The third on the list of “Good Samaritans” for NUOD is Handicap International (HI). The HI sponsored NUOD’s participation in the Inclusive Education (IP) project organized by the Ministry of Education of Liberia. Twenty five (25) students with disabilities benefitted from the training. The HI did several things for NUOD, but which cannot be mentioned here due to space.
The fourth “Good Samaritan” is Sight Savers — an international body of humanitarians who undertake eye care programs around the world and pay for the cost of surgery or operations on the eye.
In Liberia, Sight Savers sponsored the 2016’s and 2017’s anniversaries of the White Cane Day organized by NUOD in collaboration with the National Commission on Disabilities (NCD), a agency of the Government.
The White Cane Day is a global event that high lights the plight of visually impaired persons, and to advise on how members of the ‘able-bodied’ section of the general society can treat them with empathy. The White Cane Day is celebrated the 15th of October.
The Sight Savers also sponsored NUOD planning and holding of the International Day of Persons with Disabilities, which holds from the 1st to the 3rd of December of each year.
The Carter Center, the Ministry of Gender, Child and Social Protection (MGCSP), and the AIFO (an Italian organization) each supported NUOD in 2016. The first supported the ‘mental health’ segment of general operations; the second supported our ‘social protection’ program; the third (AIFO) supported our ‘rehabilitation’ program.
Even though the UNDP and other disabled persons-friendly organizations (some mentioned earlier) have come to the financial rescue of NUOD in the year 2016, yet there were financial hindrances to completion of many earmarked projects. One of these projects is a loan scheme for disabled persons struggling to grow their smaller businesses to bigger ones.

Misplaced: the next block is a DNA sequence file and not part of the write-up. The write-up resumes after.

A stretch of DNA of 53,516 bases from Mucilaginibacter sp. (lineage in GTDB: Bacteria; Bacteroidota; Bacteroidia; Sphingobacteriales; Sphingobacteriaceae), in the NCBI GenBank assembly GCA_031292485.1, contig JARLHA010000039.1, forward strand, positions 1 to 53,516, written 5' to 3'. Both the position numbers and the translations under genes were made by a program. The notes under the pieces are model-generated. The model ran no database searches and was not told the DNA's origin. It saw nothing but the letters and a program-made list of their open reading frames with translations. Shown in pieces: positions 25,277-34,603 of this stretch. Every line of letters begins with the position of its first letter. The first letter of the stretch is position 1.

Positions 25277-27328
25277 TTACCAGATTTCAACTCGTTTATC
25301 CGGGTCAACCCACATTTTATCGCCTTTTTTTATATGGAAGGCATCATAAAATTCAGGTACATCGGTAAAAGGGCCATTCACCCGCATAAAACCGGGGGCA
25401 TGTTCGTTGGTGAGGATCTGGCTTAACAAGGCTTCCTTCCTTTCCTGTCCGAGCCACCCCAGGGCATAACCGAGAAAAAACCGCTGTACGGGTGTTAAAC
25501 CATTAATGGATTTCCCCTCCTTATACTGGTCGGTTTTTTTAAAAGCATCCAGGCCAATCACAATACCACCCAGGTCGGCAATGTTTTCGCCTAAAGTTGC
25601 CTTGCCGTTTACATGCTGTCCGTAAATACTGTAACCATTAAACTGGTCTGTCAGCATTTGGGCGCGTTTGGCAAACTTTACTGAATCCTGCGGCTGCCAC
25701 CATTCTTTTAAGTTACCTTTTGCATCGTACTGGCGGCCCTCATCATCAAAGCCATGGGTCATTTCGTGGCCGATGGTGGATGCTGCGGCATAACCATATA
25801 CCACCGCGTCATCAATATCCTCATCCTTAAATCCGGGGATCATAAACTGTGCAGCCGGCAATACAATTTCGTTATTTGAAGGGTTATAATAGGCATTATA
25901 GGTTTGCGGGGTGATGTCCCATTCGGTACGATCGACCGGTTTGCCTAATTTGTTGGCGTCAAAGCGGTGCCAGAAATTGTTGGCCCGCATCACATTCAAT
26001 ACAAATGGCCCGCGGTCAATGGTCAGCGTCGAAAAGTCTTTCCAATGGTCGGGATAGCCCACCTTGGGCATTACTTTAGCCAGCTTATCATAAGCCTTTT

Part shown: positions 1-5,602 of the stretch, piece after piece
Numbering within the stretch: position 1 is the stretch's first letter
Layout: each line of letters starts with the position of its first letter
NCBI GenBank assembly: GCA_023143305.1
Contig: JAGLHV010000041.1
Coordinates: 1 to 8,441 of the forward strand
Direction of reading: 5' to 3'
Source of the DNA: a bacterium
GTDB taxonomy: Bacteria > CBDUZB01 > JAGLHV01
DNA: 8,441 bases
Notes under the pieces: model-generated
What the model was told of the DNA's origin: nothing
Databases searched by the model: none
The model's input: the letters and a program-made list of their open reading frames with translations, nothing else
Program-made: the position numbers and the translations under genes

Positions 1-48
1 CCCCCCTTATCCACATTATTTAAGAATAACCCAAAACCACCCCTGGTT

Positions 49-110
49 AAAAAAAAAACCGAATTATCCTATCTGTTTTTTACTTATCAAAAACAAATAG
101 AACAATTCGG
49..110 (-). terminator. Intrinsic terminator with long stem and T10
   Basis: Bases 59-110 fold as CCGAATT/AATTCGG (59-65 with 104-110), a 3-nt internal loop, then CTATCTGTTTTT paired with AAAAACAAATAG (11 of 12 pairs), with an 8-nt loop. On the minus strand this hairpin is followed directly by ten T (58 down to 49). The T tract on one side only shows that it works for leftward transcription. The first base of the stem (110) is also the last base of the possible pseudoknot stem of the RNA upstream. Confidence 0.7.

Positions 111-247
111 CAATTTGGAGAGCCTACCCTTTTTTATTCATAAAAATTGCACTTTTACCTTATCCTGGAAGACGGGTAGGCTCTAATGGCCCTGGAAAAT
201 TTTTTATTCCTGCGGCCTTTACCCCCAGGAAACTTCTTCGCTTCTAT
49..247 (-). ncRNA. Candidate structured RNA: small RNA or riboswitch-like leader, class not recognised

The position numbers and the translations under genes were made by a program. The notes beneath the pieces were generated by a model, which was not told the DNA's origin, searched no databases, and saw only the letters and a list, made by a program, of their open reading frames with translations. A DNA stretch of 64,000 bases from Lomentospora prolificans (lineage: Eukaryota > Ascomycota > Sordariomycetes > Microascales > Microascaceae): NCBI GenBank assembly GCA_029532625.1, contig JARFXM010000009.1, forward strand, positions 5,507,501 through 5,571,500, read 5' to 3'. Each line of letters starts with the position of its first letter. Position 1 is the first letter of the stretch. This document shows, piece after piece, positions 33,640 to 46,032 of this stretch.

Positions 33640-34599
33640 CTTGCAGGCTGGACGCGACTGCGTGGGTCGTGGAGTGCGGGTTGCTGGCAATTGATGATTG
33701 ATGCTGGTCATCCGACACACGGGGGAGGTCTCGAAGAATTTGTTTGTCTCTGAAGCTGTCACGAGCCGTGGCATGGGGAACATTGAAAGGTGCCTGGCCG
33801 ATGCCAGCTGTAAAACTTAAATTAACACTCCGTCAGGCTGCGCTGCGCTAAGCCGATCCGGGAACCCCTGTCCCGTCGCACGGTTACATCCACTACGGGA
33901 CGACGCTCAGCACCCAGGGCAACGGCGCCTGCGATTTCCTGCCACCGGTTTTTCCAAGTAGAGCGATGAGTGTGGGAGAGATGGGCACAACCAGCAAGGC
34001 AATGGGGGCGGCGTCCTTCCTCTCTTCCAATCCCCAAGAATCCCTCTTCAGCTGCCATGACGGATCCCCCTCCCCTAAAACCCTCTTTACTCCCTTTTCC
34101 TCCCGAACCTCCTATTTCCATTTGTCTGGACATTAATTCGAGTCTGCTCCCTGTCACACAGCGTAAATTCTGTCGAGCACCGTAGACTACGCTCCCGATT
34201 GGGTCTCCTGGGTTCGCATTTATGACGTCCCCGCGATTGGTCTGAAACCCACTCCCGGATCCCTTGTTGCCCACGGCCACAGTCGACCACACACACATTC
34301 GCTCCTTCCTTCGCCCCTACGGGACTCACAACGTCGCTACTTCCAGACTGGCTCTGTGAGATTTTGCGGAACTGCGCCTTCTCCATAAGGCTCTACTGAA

One of the requests my leadership of NUOD received from many small-business disabled persons was to help them get a shop to take their wares (foods, wears, drinks, etc.) from their current road-side selling points that are often raided by City Police and destructive climate.
It is at this juncture I, with other members of NUOD, am appealing to private individual humanitarians, Government’s Agencies (like the National Social Security & Welfare Corporation) and Liberia’s international development partners (like the People’s Republic of China) to come to the rescue of NUOD.
The UNDP and other development partners (mentioned earlier) had wished to solve all the financial problems of NUOD, but were handicapped at certain point due to a mountain-height of requests (proposals) from national groupings on their desks—the same time NUOD’s begging bowl was there.
I wish everybody a prosperous New Year (2018)